Fredericktown: I received the order on the 17th instant, and on the following morning marched with about fifteen hundred men, composed of the Seventeenth and Twentieth regiments of Illinois Volunteers, commanded by Colonels Ross and Marsh, the Eleventh Missouri under the immediate command of Lieutenant-Colonel Pennabaker, Lieut. White's section of Taylor's battery, and Captains Steward and Lansden's companies of cavalry, under the command of the former, with rations for twelve days. Learning that Thompson and his forces were at Fredericktown instead of Farmington, I took the road from Jackson to Dallas for the purpose of cutting off their retreat south, should they attempt it. From my camp at Dallas, on Saturday night I despatched a messenger with a communication for the commanding officer at Pilot Knob, requesting his cooperation, which unfortunately fell into the hands of the enemy, and gave them information of my intention to attack them on Monday morning. On my arrival at Fredericktown at twelve o'clock on Monday, the 21st, I found the town had been occupied since eight o'clock that morning by Colonel Carlin with about three thousand men from Pilot Knob. The townspeople stated that Thompson had evacuated the town the evening before, and was en route for Greenville. Being determined to pursue the enemy, Co. Carlin consented to reinforce me with the Twenty-first and Thirty-third regiments of Illinois Volunteers, commanded by Colonels Alexander and Hovey, six companies of the first Indiana Cavalry, commanded by Col. Baker, and one section of Major Schofield's battery, under Lieut. Hascock. The column, thus reinforced, was put in motion about one oa clock P. M., and had not proceeded over half a mile on the Greenville road, when the enemy was discovered in front of us by Capt. Stewart, whose vigilance and untiring energy during the whole march were conspicuous. Col. Ross, whose regiment was the leading one of the column, immediately deployed it to the left into a lane, and threw forward two companies as skirmishers, to feel the enemy, whose exact position and strength it was difficult to determine. As soon as 1 arrived at the front, I directed Col. Ross to move forward his regiment into the cornfield in support of his skirmishers, and ordered up Lieut. White's section of Taylor's battery, which immediately opened fire, and by its effectiveness soon caused the the enemy to respond. Their artillery consisted of four pieces, masked, upon the slope of a lill about six hundred yards distant. The principal body of their infantry, under Col. Lowe, was posted in the cornfield to the left of the road. With them the Seventeenth Illinois was soon engaged. The other regiments of the column were deployed to the right and left of the road as they came up. I then ordered forward the Thirty-eighth Illinois from the town, which promptly came upon the field under one of its field officers, leaving there the Eighth Wisconsin, under Col. Murphy, and one section of Major Schofield's battery in reserve — a post of honor, though one disagreeable to them, as all were eager to participate in the engagement. As soon as it was practicable, Major Schofield, of the First Missouri Volunteer Light Artillery, brought upon the field two sections of his battery under Captain Matter and Lieutenant Hascock, which Were placed in position, and did efficient service. At my request, he then aided me in bringing the regiments on the right of the road into line of battle, and during the remainder of the day he rendered valuable service in directing their movements. In the mean time the enemy were falling back before the steady advance and deadly fire of the Seventeenth and Twentieth Illinois, and a portion of the Eleventh Missouri. Their retreat soon became a rout, and they fled in every direction, pursued by our troops. It was at this time that the enemy's infantry on our right, where Thompson commanded in person, being also in retreat, I ordered the Indiana Cavalry to charge and pursue them. Thompson, however, had rallied a portion of his troops, about half a mile in the rear of his first position, and brought one gun into battery on the road, supported by infantry on either side. The cavalry charged and took the gun,  and were exposed at the same time to a deadly fire from the enemy's infantry; but as the column I had ordered forward to their support, did not reach the point in time, the enemy were enabled to carry the piece from the field. It was here that fell two of Indiana's noblest and bravest sons--Major Gavitt and Captain Highman. The rout now became general, and the enemy were pursued by our troops for several miles, until the approach of night induced me to recall them to town. Capt. Stewart, however, with his squadron of cavalry followed them until late in the night, and brought in several prisoners. One field-piece was taken by the Seventeenth Illinois, under Col. Ross, whose gallantry during the action, as well as his promptness at the commencement, are indications of the true soldier. I would remark that Col. Carlin, though exhausted by a long night's march, and claiming to rank me. came upon the field during the engagement, and reported to me in person for orders, remarking that as I had commenced the battle he would not interfere; and he obeyed my instructions during the remainder of the day. It is with pleasure that I bear testimony to the good conduct of all the troops under my command, and to the promptness with which every order was obeyed. Capt. George P. Edgar, who was my assistant adjutant-general, deserves special notice for the valuable service he rendered throughout the day, as also Capt. Taggart, Commissary of Subsistence, Lient. Mitchell, of Capt. Campbell's battery of light artillery, and Lieut. Henry, of the Eleventh Missouri, who acted as my aids. On the following morning, with the greater portion of the force, I pursued the enemy for ten miles on the Greenville road, and sent forward a reconnoitring party of cavalry twelve miles beyond. Finding further pursuit would be useless, and having but four days rations for my command, I returned to Fredericktown the next day, and on the morning of the 24th inst. commenced my march for this place, where I arrived the following evening. There were taken upon the field eighty prisoners, of whom thirty-eight were wounded, and left at Fredericktown. Our loss consisted of six killed and sixty wounded. The enemy's force was about four thousand men, though some of the wounded stated it was six thousand. Their loss was very great. One hundred and fifty-eight of their dead were buried by our troops before my departure from Fredericktown, and many other bodies had been found. I herewith append the reports of Cols. Ross, Marsh, Hovey, Baker, Lieut.-Col. Pennabaker, Maj. Schofield, Capt. Stewart, and Lieut. White, to which I would respectfully refer you for the operations of their respective commands. Before closing this report, I feel it but proper to revert to some events which followed the victory, for the purpose of explanation, and to correct misrepresentations in regard to them. I learned from Doctors Golden and Lamden, who came into Fredericktown after the battle, with a flag of truce, for the purpose of obtaining the body of Col. Lowe and burying their dead, that Thompson left the town with his forces the evening previous, and marched about ten miles toward Greenville, where he left his train. He then proceeded by another road to the point where he expected to find me encamped, intending to attack me at daylight in the morning; but finding I had taken a different route, he returned without passing through the town, and assumed the position he occupied at nine o'clock A. M. The soldiers, after their return to town, believing the citizens, who nearly all sympathized with the enemy, had cooperated with them in their endeavor to lead us into an ambuscade, became exasperated, and some few acts of violence ensued. Six or seven buildings were burned. I exerted myself with many of the officers to put a stop to the incendiarism, and finally succeeded. I will not attempt to justify such acts of violence; but if any thing could palliate them, it would be the deserted homes and desolated fields of our Union friends, which I witnessed upon the march. I am, very respectfully, your obedient servant,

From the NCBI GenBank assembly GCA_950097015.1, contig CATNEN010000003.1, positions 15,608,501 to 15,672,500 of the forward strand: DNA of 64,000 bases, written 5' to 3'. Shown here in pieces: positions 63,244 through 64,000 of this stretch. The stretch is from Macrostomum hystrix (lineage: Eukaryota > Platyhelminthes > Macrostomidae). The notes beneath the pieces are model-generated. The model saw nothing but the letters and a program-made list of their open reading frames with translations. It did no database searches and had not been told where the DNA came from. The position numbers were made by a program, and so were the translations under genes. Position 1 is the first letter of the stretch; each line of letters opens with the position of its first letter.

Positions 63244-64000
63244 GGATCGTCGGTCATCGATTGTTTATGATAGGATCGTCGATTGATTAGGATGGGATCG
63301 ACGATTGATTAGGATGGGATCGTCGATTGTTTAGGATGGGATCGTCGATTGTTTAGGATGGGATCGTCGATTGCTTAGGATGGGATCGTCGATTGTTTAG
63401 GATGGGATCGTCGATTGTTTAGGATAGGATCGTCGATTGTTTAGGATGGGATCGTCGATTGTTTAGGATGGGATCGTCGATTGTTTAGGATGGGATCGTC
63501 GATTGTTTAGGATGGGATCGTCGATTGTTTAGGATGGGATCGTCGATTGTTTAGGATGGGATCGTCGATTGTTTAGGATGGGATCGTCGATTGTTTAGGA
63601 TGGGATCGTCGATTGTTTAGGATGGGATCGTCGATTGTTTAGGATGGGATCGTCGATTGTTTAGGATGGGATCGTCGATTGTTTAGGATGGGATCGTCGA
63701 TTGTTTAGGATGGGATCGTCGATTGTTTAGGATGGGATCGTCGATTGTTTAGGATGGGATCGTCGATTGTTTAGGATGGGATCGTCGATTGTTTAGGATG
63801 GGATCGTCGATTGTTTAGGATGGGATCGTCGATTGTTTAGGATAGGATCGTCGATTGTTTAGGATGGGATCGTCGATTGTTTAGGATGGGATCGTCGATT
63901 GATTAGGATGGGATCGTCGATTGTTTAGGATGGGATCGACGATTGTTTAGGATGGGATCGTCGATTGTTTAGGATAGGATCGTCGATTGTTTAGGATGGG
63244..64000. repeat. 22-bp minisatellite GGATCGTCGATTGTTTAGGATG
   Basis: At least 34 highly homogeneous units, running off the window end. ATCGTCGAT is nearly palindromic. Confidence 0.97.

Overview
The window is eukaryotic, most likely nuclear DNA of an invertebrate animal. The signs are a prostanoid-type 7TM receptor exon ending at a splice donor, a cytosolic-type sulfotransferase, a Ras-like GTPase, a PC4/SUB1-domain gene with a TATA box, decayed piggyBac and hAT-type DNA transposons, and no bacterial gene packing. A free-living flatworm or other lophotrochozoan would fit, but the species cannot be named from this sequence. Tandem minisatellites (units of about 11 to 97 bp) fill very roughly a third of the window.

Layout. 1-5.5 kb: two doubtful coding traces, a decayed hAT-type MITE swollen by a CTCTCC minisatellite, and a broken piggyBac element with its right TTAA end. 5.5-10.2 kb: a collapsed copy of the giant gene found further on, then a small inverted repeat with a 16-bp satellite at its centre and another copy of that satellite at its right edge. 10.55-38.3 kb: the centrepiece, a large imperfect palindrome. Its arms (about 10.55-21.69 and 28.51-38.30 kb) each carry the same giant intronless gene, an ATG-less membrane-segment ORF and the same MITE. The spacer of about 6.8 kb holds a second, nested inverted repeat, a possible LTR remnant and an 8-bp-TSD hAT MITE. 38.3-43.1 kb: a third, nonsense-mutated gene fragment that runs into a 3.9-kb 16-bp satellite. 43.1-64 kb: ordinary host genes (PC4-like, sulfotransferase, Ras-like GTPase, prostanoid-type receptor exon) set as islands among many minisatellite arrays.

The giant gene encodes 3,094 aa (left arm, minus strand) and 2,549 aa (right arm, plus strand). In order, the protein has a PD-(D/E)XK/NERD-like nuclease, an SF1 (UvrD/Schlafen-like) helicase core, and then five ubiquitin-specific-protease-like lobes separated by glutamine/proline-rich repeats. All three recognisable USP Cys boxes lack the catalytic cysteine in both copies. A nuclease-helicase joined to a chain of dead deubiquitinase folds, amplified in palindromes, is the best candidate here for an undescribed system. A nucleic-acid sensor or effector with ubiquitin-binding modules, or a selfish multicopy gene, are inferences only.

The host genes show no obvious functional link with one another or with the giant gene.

Official report of Col. Marsh.